The ending of the Second World War did not bring the opportunities that the M&MTB was expecting. Rationing continued, so materials were scarce, restricting the Boards ability to implement expansion plans. The return of employees from war service saw most of the conductresses dismissed.
In 1948-49 the M&MTB cancelled 47% of its outstanding loans, massively reducing the yearly interest bill. Despite this initiative, it was consistently running large deficits as from the previous financial year. However, capital expenditure was increasing to pre-war levels, remedying the lack of investment in the system.
A major area of investment was in the expansion and upgrading of Preston Workshops. Construction of further SW6 tramcars continued, and the 31-seat Leyland buses ordered in 1941 but delayed by the war were finally delivered. As the new tramcars were being delivered, the opportunity was taken to dispose of the maximum traction tramcars, most of which were sold to the SECV for service in Geelong, Ballarat and Bendigo.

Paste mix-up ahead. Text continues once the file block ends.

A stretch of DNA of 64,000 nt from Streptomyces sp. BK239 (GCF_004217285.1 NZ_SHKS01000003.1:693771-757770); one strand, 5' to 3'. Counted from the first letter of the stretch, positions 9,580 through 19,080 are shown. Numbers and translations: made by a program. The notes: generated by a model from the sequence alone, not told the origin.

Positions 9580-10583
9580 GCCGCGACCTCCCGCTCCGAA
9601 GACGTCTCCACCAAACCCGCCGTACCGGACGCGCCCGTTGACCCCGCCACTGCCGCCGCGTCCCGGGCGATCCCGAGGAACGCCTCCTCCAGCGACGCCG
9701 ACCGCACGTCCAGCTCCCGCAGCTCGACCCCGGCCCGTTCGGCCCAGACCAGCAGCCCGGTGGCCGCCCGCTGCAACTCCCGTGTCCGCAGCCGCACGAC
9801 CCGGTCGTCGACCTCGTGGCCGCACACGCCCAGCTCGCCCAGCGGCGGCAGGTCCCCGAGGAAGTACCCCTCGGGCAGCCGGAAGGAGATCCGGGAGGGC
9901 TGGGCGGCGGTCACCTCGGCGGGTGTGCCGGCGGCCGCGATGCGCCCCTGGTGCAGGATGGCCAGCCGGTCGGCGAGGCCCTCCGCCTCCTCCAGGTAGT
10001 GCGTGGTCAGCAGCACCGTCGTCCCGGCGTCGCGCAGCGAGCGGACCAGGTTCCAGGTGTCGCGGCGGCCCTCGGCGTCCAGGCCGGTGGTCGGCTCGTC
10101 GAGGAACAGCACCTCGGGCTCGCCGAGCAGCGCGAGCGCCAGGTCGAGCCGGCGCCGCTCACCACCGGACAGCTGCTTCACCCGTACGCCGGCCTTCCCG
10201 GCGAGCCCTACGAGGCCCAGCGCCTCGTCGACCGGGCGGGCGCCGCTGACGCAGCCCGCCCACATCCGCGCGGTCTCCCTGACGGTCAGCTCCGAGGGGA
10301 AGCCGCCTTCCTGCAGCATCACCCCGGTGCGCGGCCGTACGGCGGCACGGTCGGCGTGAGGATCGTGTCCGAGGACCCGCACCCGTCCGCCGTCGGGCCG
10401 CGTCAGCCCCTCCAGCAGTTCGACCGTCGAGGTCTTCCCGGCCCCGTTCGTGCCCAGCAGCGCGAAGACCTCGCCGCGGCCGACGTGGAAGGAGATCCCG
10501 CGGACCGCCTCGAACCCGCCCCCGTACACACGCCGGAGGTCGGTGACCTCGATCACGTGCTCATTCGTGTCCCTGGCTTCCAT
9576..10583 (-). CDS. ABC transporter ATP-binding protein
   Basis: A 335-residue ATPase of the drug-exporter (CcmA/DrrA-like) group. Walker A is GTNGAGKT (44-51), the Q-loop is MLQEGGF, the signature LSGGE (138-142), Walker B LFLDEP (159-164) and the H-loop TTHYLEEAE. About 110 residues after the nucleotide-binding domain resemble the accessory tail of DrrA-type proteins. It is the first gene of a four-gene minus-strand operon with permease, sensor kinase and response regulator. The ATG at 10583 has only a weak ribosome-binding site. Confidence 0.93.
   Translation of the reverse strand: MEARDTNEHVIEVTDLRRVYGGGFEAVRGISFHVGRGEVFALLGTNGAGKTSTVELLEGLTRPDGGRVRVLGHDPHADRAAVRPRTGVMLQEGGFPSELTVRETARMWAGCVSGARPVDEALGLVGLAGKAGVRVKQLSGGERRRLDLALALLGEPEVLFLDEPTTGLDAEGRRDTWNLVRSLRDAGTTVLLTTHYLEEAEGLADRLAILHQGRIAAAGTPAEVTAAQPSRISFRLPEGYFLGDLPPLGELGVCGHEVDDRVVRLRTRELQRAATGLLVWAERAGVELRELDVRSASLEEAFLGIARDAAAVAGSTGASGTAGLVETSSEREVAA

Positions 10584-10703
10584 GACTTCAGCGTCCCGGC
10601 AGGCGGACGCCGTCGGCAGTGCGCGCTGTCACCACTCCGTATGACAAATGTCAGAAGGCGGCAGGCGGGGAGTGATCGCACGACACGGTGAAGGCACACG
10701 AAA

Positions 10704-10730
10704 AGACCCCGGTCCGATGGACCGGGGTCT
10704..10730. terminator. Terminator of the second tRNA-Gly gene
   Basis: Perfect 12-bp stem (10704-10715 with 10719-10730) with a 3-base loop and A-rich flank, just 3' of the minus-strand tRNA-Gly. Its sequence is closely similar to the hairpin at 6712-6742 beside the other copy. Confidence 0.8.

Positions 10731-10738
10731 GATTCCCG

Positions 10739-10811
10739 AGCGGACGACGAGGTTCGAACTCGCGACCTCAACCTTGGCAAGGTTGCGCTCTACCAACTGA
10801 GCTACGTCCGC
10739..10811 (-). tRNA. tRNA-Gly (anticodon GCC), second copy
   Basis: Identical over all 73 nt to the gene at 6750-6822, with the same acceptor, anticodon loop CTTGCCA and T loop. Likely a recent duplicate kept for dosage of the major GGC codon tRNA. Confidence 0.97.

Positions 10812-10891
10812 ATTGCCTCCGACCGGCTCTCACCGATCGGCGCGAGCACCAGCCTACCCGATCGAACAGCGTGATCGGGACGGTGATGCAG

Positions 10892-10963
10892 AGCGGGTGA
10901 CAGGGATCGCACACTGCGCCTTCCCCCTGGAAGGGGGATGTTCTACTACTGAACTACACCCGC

A tramcar set of electrical and traction equipment of the PCC type was ordered from the United States, after a two-year delay waiting to receive a Customs Import Licence due to the exchange controls placed on US dollar trading. This equipment was received in 1949, and was placed under a locally built body based on the SW6 design, entering service in 1950 as number 980. This car was to be the prototype for the planned Bourke Street trams, but the refusal of the Federal Government to grant licences for import of additional equipment would mean that these cars would instead be variations of the standard Melbourne W tramcar.
Planning for the conversion of the former Bourke Street cable lines was well underway by 1946, and all the rails ordered for this work from BHP were delivered. The first automatic point changer in Melbourne was installed at the corner of William and Peel Streets in 1946. This was a significant step towards reduction in staffing requirements through elimination of signalmen.
Passenger numbers dropped to a post-war low in 1946-47 before trending upwards again over the following two years. This was subsequently followed by a sharp drop as a result of a week long industrial dispute in 1949-50. Local production of the Holden motorcar did not commence until 1948, and even then numbers were limited. Similarly motorcar imports were also restricted, thus public transport was still the dominant method of travel used by the citizens of Melbourne.